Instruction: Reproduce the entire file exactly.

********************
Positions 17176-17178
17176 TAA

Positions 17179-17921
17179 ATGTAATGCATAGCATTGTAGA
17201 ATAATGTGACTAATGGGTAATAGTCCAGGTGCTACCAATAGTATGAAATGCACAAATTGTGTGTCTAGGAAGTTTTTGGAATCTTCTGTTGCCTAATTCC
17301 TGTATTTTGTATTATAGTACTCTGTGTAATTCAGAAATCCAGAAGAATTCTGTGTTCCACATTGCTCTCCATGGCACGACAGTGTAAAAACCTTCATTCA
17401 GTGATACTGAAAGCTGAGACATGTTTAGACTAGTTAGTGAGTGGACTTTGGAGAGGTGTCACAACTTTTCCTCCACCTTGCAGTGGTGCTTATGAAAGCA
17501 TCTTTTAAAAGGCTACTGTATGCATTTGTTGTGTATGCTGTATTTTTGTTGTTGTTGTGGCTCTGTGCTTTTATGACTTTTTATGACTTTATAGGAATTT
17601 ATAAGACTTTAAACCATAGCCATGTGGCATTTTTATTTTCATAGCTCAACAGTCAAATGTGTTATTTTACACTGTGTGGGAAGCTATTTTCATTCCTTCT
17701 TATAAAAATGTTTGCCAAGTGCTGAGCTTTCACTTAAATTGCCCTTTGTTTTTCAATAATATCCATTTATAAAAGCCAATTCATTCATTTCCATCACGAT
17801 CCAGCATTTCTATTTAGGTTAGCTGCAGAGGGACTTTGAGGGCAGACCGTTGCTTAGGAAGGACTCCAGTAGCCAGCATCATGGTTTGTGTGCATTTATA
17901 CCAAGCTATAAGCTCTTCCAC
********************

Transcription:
Positions 17176-17178
17176 TAA

Positions 17179-17921
17179 ATGTAATGCATAGCATTGTAGA
17201 ATAATGTGACTAATGGGTAATAGTCCAGGTGCTACCAATAGTATGAAATGCACAAATTGTGTGTCTAGGAAGTTTTTGGAATCTTCTGTTGCCTAATTCC
17301 TGTATTTTGTATTATAGTACTCTGTGTAATTCAGAAATCCAGAAGAATTCTGTGTTCCACATTGCTCTCCATGGCACGACAGTGTAAAAACCTTCATTCA
17401 GTGATACTGAAAGCTGAGACATGTTTAGACTAGTTAGTGAGTGGACTTTGGAGAGGTGTCACAACTTTTCCTCCACCTTGCAGTGGTGCTTATGAAAGCA
17501 TCTTTTAAAAGGCTACTGTATGCATTTGTTGTGTATGCTGTATTTTTGTTGTTGTTGTGGCTCTGTGCTTTTATGACTTTTTATGACTTTATAGGAATTT
17601 ATAAGACTTTAAACCATAGCCATGTGGCATTTTTATTTTCATAGCTCAACAGTCAAATGTGTTATTTTACACTGTGTGGGAAGCTATTTTCATTCCTTCT
17701 TATAAAAATGTTTGCCAAGTGCTGAGCTTTCACTTAAATTGCCCTTTGTTTTTCAATAATATCCATTTATAAAAGCCAATTCATTCATTTCCATCACGAT
17801 CCAGCATTTCTATTTAGGTTAGCTGCAGAGGGACTTTGAGGGCAGACCGTTGCTTAGGAAGGACTCCAGTAGCCAGCATCATGGTTTGTGTGCATTTATA
17901 CCAAGCTATAAGCTCTTCCAC